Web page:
By Kat Kiefer-Newman
Recently, I was at a fellow adjunct’s house relaxing, enjoying a glass of something sweet, and talking about dining with several other colleagues. Without any warning one of my nasty little secrets came out: I am a vegetable snob. I tried to keep the truth from leaking out, but after more than an hour, I just couldn’t seem to help myself.
My friend was commenting that she loves the marinara sauce at a suburban chain restaurant. You know the type of place. They pop up in strip mall parking lots, have flashy exterior decorations and landscaping, and the menu is always the same whichever one you go to. I don’t need to say the name, you know the place, you’ve likely eaten there. This restaurant runs commercials that feature laughing, clinking and drinking 20-somethings, young families, all neatly dressed, and everyone is happy in the extreme. The food comes out, and those 20-somethings look like they’ve won the lottery. The shots of the food are like pornography, with the slow pan around heaps of pasta, dripping sauces, ooey-gooey cheese, and meat that glistens in the close-ups.
In this conversation, my friends oohed and ahhed about the food at this restaurant, with others commenting that this or that “signature” dish was the best, the next best, etc. I sat back in my chair and kept my own counsel.
At least at first.
My students wouldn’t have recognized me as the provocateur and devil’s advocate that I play in the classroom week-after-week, but a Southern mother whose own mother put great store by manners had raised me to behave properly in social situations. Normally, in social situations, I make both matriarchs proud. Normally. In the classroom, well, that’s a different situation. My job is to rouse critical thinking and deeper responses, versus taking life’s challenges at face-value. Whether it’s my classes on death, my writing classes, or my myth classes, I need to push my students out of their comfort zone to better examine the ideas they’ve likely taken for granted (and absorbed without awareness from their immediate community).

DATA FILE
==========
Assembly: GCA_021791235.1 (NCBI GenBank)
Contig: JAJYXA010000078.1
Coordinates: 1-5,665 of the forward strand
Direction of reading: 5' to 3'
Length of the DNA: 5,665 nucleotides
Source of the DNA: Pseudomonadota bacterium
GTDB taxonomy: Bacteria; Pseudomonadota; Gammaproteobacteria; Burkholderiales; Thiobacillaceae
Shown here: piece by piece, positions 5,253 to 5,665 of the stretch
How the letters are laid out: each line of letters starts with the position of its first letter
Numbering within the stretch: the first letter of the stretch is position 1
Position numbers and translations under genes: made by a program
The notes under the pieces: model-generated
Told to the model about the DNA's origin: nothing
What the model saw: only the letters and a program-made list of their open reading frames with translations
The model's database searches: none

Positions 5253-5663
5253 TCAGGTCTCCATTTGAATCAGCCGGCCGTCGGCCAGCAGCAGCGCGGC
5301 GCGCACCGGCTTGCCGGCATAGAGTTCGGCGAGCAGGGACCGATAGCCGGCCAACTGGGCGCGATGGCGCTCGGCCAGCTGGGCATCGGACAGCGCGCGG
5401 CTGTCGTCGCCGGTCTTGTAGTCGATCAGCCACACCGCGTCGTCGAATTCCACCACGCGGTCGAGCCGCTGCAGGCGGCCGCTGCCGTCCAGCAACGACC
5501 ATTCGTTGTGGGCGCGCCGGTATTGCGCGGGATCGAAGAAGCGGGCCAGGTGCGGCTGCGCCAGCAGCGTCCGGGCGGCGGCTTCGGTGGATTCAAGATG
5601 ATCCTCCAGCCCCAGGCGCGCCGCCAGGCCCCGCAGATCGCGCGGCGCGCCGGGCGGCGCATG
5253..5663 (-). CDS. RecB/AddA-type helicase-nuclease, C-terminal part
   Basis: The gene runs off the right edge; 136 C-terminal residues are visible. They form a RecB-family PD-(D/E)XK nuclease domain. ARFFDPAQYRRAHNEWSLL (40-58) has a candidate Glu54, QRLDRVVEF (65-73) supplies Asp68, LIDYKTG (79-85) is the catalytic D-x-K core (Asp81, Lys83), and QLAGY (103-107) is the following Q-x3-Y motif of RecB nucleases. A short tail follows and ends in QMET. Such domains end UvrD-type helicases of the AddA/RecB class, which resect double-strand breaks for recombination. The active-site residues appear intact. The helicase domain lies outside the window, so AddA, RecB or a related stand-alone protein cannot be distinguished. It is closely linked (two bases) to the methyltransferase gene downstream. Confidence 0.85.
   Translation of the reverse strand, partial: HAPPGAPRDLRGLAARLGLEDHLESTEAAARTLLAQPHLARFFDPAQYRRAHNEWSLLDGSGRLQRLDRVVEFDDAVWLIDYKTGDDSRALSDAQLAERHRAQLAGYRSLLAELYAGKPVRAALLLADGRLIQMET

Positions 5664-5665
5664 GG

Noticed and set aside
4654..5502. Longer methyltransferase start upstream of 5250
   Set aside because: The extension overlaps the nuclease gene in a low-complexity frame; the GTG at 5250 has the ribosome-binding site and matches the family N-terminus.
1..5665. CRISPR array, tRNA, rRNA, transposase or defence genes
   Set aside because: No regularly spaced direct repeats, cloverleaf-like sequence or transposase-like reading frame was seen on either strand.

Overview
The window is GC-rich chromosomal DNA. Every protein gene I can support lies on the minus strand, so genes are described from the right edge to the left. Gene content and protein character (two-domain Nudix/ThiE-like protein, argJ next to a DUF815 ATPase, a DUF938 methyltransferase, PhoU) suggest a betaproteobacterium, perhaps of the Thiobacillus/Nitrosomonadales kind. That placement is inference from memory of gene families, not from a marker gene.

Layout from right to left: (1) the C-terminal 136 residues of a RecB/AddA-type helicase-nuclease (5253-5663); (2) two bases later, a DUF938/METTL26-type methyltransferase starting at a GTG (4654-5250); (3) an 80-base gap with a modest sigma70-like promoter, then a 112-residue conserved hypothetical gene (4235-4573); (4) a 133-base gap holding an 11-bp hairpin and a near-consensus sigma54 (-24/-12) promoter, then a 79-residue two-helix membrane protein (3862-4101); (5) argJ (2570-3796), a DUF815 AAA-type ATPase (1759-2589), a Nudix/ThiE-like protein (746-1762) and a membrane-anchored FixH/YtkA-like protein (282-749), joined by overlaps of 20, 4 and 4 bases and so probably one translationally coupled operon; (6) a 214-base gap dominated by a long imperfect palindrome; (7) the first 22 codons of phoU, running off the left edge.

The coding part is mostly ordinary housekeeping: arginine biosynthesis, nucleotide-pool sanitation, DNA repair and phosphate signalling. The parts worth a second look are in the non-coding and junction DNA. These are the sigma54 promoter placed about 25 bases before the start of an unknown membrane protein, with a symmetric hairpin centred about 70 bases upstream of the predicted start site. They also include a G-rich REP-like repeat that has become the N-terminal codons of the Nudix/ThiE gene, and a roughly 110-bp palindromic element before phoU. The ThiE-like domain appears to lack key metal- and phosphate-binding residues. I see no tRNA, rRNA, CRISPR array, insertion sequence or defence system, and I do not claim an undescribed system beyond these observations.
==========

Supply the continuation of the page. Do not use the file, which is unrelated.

Back to the party: When one friend said: “All the food is great, but the tomato sauce, that’s the best I’ve ever tasted,” I couldn’t contain myself. I admit it, (since there’s no point in denying it now that it’s out, anyway), that I am a vegetable snob. Worse, I’m a vegetable elitist.
Tomatoes these days are bred mostly for color consistency and a blandness that appeals to a broad cross-section of consumers.That sauce about which my colleague was speaking so reverentially, is packed with salt, corn syrup, chemicals to enhance color and texture, and fat — all designed to trick the palate into sending a message to the brain that the sauces they taste better than they really do.
Before I knew it, these words had slipped past my noncommittally smiling lips.
I’d committed a social gaffe. My Southern Grandmother (Miss Manners has nothing on this Grande Dame) rolled in her grave (but with decorum, as it should be).
It’s no excuse that I have an organic veggie garden, and am working on a greenhouse for future growings. It’s also no excuse that I’ve watched Food, Inc., and I know growing my own food is more than just about wonderful (flavorful) tomatoes. I misbehaved by showing my friends and co-workers that I am a backyard vegetable garden elitist. (Of course, I’m not alone in my zealotry, check out Plane Jane’s blog.)
Want a great garden-fresh marinara recipe far superior to the chain restaurant kind? Try this one. Uh, try not to brag to your friends how good it is, though. You can also get involved with a local community garden, here’s a helpful link.
Back at the party, I tried to smooth over my gaffe by inviting everyone over for dinner sometime, but the non-committal murmurs told the entire tale: I was now social pariah.
Really, maybe I don’t mind the rejection. That just means there will be more heirloom tomatoes for me.
About the Juggler: Kat Kiefer-Newman currently teaches as an adjunct instructor at two colleges in two different departments. In addition to her busy working (and driving) schedule she attends conferences presenting her research, is in the last stages of finishing her Ph.D., takes care of her elderly father, has recently packed up and sent off to college her second daughter, chats in status updates with her students on Facebook, does not hand out her cell phone number to said students despite their pleadings, and in her spare time she plays in her organic veggie garden. (And though she will never admit it, she also enjoys reading trashy vampire novels.)